“It is easier for China to increase its fleet numbers as it is the world’s biggest shipbuilder. They have immense shipyard capacities, which the US lacks, as its commercial shipbuilding has been thrown into disarray over the past decades,” says Vasily Kashin, Far East researcher at the Russian Academy of Sciences.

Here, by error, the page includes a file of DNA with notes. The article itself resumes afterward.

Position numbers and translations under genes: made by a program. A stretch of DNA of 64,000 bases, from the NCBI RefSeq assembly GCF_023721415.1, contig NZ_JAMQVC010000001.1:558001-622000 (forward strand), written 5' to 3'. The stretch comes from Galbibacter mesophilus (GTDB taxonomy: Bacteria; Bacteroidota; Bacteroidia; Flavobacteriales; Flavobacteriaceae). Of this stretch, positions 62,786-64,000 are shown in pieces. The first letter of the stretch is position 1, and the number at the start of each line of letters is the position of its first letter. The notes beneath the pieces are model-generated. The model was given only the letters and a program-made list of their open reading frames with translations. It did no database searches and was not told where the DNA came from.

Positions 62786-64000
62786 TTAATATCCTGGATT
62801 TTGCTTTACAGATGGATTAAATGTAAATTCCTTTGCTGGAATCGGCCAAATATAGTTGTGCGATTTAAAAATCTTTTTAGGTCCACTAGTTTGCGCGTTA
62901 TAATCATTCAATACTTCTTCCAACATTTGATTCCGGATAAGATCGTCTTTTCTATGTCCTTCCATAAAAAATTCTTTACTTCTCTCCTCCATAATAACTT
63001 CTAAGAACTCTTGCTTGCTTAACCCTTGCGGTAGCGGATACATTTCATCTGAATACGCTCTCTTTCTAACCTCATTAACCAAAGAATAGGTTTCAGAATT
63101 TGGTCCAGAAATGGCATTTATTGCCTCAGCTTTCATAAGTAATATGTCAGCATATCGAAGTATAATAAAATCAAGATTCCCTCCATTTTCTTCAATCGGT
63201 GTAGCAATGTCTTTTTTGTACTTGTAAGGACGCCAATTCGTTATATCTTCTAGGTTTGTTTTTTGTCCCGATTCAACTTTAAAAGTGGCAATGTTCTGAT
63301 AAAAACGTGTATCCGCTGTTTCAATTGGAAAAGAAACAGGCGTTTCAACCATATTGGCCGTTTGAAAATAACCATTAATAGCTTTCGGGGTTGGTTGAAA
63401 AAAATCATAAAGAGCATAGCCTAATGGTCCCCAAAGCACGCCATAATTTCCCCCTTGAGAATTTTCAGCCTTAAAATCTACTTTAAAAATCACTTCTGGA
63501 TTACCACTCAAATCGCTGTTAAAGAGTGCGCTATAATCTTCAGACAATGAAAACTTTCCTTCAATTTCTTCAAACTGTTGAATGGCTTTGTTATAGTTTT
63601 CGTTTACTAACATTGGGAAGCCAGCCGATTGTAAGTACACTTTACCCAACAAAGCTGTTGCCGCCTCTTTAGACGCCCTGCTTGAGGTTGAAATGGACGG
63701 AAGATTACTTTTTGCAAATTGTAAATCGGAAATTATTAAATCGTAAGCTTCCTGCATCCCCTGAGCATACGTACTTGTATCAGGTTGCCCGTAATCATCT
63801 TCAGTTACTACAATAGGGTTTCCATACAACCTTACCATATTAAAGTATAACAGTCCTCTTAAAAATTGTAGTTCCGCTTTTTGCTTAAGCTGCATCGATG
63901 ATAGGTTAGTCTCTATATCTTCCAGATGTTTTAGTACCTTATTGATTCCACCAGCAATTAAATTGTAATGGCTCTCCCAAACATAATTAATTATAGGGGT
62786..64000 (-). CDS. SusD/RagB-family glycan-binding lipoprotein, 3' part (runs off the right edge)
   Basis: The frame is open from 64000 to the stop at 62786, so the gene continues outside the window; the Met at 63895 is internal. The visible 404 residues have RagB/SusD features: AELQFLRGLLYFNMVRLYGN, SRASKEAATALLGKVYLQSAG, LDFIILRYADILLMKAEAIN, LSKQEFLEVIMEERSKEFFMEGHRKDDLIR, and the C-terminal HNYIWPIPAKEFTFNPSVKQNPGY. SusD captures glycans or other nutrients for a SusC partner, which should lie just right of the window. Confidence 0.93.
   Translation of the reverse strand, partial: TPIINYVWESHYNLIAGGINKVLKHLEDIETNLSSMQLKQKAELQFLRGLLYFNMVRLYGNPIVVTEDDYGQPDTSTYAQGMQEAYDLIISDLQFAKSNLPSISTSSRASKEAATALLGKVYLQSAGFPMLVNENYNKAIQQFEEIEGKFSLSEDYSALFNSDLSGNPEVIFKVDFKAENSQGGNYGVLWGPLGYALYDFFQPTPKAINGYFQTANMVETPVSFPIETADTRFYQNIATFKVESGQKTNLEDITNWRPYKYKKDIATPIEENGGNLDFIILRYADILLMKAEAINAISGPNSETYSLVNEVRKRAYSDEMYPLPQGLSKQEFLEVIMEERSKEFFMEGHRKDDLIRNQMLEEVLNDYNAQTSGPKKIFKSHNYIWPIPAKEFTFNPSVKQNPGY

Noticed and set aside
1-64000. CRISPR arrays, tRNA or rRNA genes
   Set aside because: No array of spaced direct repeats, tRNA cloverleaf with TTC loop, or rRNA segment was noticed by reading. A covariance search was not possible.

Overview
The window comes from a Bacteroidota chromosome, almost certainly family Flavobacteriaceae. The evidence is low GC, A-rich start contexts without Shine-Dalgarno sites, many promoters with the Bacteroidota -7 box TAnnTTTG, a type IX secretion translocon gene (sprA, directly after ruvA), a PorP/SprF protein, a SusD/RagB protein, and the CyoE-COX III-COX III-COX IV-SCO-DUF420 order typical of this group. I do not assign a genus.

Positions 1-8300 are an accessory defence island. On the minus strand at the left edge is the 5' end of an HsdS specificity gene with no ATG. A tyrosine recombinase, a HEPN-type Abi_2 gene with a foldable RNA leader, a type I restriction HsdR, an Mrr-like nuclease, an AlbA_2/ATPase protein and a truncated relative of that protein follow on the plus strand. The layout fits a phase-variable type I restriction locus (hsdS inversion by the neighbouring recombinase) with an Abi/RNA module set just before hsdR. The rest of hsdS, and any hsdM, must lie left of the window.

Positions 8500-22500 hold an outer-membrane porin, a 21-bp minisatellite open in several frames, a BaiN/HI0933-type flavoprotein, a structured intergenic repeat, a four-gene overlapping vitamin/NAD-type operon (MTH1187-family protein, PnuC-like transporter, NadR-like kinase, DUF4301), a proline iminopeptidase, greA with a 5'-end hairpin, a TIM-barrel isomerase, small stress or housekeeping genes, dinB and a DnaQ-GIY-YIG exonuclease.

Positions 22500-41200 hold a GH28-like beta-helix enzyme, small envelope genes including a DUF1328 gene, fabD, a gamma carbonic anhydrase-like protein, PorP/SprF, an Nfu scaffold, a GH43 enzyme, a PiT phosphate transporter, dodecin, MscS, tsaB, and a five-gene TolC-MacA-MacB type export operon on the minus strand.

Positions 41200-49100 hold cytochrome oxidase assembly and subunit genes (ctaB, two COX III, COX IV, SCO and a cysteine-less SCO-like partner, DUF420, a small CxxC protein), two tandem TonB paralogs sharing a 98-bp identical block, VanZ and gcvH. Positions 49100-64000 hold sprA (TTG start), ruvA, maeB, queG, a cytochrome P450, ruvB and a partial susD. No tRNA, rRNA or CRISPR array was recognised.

China said Monday it will suspend U.S. military ship and aircraft visits to Hong Kong and sanction several American pro-democracy and human rights groups in retaliation for the signing into law of legislation supporting anti-government protests in the semi-autonomous territory. While the nature of the sanctions remained unclear, the move followed Chinese warnings that the U.S. would bear the costs if the Hong Kong Human Rights and Democracy Act was approved. The steps are “in response to America’s unreasonable behavior,” foreign ministry spokeswoman Hua Chunying said in Beijing, adding that the legislation seriously interfered in China’s internal affairs. The law, signed last Wednesday by President Donald Trump, mandates sanctions on Chinese and Hong Kong officials who carry out human rights abuses and requires an annual review of the favorable trade status that Washington grants Hong Kong. The legislation was backed by U.S. lawmakers who are sympathetic to the protesters and have criticized Hong Kong police for cracking down on the pro-democracy movement. Police say their use of tear gas, rubber bullets and other force is a necessary response to escalating violence by the protesters, who have blocked major roads and thrown gasoline bombs back at officers in riot gear. Hong Kong has been living with almost nonstop protests for six months. The movement’s demands include democratic elections and an investigation into the police response. More fundamentally, the protesters and others in Hong Kong fear that China is eroding the rights and freedoms they have under a “one country, two systems”